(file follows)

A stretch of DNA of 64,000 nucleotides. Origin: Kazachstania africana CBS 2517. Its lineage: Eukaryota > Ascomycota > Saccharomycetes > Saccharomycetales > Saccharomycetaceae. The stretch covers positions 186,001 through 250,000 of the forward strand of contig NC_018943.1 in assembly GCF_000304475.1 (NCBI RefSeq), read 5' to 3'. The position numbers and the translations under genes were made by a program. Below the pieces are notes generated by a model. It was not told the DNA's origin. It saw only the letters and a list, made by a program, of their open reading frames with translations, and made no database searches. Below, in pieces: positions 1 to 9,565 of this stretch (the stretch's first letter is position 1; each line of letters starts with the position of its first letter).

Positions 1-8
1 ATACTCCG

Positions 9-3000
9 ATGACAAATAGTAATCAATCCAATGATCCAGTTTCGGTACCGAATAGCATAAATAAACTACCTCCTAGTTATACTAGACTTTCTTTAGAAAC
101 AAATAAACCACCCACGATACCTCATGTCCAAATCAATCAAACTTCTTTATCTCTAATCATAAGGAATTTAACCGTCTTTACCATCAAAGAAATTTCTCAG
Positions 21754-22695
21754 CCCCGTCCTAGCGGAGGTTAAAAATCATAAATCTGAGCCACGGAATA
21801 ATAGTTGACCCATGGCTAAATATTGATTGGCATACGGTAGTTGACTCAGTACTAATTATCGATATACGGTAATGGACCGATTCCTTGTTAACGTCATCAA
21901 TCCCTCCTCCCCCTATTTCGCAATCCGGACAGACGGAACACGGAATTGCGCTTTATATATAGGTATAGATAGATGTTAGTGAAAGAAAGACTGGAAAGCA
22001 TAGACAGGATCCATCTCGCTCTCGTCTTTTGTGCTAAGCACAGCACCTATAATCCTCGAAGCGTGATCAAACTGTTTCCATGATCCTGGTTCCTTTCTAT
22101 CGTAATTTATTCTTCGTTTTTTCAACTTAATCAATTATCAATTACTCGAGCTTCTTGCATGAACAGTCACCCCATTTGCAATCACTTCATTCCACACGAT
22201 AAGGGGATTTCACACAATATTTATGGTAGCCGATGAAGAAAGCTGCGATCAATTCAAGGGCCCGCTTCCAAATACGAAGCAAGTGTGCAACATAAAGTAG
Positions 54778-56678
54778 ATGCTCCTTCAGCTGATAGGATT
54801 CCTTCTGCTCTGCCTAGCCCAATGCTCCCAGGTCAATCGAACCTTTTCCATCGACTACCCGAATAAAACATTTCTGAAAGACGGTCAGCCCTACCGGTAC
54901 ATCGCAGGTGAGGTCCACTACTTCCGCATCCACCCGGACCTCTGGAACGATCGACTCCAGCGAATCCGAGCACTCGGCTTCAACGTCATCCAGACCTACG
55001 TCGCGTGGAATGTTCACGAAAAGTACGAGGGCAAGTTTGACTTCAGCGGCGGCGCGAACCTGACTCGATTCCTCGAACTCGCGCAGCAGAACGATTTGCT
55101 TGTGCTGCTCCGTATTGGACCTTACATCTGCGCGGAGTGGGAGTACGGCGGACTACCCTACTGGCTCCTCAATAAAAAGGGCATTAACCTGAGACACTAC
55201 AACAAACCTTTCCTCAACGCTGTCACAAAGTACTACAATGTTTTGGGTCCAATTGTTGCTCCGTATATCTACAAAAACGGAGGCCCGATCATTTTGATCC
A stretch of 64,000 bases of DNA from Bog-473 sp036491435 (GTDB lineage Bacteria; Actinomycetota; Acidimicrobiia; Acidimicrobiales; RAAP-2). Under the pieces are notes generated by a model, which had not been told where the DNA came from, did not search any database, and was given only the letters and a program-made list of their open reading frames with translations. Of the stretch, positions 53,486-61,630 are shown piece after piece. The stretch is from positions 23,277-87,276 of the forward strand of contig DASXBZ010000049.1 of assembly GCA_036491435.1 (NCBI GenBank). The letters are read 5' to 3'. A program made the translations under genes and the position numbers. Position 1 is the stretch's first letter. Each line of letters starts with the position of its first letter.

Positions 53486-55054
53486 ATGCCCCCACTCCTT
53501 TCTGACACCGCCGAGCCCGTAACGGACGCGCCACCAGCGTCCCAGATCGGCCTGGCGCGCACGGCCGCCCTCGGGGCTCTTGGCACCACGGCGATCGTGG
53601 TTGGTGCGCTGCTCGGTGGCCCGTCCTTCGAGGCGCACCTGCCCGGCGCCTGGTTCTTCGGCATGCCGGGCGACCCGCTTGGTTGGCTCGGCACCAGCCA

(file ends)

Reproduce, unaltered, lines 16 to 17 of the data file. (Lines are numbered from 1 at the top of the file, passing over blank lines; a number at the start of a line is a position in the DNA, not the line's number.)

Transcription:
54801 CCTTCTGCTCTGCCTAGCCCAATGCTCCCAGGTCAATCGAACCTTTTCCATCGACTACCCGAATAAAACATTTCTGAAAGACGGTCAGCCCTACCGGTAC
54901 ATCGCAGGTGAGGTCCACTACTTCCGCATCCACCCGGACCTCTGGAACGATCGACTCCAGCGAATCCGAGCACTCGGCTTCAACGTCATCCAGACCTACG